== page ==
The purpose of pleadings in a civil suit filed with a court is for both parties to the suit to present their positions, and usually include the initial back-and-forth dynamics that are common to civil procedures prior to a trial. Judges, especially those with a sizable backlog of cases, generally prefer for the parties to a civil suit to negotiate a resolution of the conflict rather than proceed to trial. That history of pre-trial negotiations are reflected in the pleading, enabling the judge to begin the trial with an adequate assessment of the case’s history.
As the civil suit has brought by an individual or individuals with a grievance, the pleading begins with his or her complaint, which is a presentation of the “facts” as known to the plaintiff, including the relevant section of law. The defendant presents his or her side of the issue, or offers an explanation that he or she hopes will result in the case being dismissed by the judge. The two parties may have gone back-and-forth two or more times by the time the case reaches court. The defendant may file a counter-suit, or file what’s known as a “demurrer,” which is an objection to the legal basis undergirding the plaintiff’s suit. Pleadings provide the formal initiation of a civil suit, and provide the framework in which the subsequent deliberations take place.
The primary purpose of pleading is to narrow the issues. Fact pleading which is typical in state courts requires that detailed individual facts or allegations be set forth in numbered paragraphs set within a framework of individual causes of action. Generally a cause of action is the specific law which being violated gives the plaintiff a basis for compensation. A defendant's answer to a plaintiff's complaint should follow the numbered paragraphs and specifically respond to each allegation. A defendant then can add new facts and even his own counter-claim. The plaintiff would then in the same fashion respond to the new allegations. So after the complaint => answer/new matter/counterclaim => reply/answer to counterclaim/new matter => reply, the factual disputes of a case should be clear.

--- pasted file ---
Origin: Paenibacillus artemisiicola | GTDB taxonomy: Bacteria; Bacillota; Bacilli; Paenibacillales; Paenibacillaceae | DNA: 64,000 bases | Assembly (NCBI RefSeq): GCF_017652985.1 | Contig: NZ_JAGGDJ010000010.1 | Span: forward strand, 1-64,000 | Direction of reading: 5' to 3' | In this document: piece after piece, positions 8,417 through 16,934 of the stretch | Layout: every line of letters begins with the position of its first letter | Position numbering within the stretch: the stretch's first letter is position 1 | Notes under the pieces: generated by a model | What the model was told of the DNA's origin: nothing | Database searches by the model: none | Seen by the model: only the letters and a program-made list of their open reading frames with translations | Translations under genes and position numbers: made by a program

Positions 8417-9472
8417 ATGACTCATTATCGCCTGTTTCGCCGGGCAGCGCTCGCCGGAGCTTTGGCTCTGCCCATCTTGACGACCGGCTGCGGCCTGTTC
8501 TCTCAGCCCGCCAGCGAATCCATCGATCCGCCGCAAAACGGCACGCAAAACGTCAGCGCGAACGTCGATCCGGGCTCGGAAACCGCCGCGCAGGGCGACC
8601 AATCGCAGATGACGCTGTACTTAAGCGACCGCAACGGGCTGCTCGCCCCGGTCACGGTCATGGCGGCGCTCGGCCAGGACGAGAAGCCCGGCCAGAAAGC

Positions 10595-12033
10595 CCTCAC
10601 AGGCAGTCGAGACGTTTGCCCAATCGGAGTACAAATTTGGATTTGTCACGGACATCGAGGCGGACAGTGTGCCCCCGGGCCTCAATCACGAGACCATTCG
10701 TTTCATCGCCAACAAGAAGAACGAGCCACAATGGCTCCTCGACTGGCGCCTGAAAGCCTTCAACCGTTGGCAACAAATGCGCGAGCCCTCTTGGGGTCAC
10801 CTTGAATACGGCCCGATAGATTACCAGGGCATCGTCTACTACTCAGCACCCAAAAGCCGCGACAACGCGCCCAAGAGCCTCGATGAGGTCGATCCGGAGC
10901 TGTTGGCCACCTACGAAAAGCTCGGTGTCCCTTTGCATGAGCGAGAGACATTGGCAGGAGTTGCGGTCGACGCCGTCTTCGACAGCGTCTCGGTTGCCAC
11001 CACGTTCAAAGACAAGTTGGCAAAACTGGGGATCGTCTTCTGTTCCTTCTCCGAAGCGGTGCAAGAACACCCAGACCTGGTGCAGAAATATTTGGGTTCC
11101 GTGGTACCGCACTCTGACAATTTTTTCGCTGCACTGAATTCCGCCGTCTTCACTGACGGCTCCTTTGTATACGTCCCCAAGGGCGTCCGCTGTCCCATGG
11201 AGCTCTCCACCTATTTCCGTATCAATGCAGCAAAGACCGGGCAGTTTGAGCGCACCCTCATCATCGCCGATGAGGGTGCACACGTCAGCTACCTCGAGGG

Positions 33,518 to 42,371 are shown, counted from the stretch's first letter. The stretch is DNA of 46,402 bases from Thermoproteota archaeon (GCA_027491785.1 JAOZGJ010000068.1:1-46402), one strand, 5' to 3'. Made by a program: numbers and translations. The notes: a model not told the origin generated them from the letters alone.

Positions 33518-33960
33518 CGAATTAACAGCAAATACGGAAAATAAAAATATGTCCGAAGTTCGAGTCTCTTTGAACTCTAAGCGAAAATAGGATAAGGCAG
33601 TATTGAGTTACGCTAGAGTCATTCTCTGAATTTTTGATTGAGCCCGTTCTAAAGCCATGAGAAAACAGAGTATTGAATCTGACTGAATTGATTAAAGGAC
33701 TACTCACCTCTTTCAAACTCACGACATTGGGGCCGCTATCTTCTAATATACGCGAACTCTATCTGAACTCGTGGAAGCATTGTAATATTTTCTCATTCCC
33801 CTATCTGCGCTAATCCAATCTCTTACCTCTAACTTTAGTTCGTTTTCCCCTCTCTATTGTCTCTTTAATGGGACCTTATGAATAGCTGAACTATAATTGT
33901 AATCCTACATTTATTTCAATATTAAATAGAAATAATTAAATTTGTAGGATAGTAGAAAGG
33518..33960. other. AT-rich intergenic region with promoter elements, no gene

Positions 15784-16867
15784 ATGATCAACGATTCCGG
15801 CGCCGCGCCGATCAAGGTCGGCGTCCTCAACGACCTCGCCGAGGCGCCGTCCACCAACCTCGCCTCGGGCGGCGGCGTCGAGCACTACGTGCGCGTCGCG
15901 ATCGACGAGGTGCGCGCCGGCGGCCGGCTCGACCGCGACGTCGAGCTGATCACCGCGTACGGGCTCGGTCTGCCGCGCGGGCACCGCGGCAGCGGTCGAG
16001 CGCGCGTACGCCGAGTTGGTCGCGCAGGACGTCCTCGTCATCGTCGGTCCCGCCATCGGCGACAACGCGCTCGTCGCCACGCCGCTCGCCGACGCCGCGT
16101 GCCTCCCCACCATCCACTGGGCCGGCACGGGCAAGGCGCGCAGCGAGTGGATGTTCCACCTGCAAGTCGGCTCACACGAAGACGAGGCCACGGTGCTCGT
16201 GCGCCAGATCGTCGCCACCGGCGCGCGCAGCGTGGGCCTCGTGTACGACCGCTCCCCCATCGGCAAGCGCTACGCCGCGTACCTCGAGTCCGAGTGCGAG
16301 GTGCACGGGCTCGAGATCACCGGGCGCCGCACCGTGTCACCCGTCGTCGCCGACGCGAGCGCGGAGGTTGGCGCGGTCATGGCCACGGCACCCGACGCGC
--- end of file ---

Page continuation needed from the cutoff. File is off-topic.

Paralleling the factual allegations is the legal maneuvers around the legal claims or causes of action. Perhaps as the facts develop it becomes apparent that a legal claim doesn't have the factual basis or the evidence to support it. A party can then demur to the complaint (or counter-claim). They also can motion for a judgment on the pleadings or after discovery can motion for summary judgment. A party can even ask to amend a pleading. After the pleadings are closed the case then goes to a judge for a pretrial conference and ultimately to trial.
Obviously there is a lot of tactics to pleadings. Usually a party wants to make as many legal claims as possible and yet be as vague and general with the facts. Too broad with the claims and too vague with the facts may leave a party subject to any of the above motions and risk having the case thrown out. Sometimes it is better to show the other side everything in minute detail in the hopes of a quick concession resulting in a settlement. Lawyers don't make much money in those circumstances.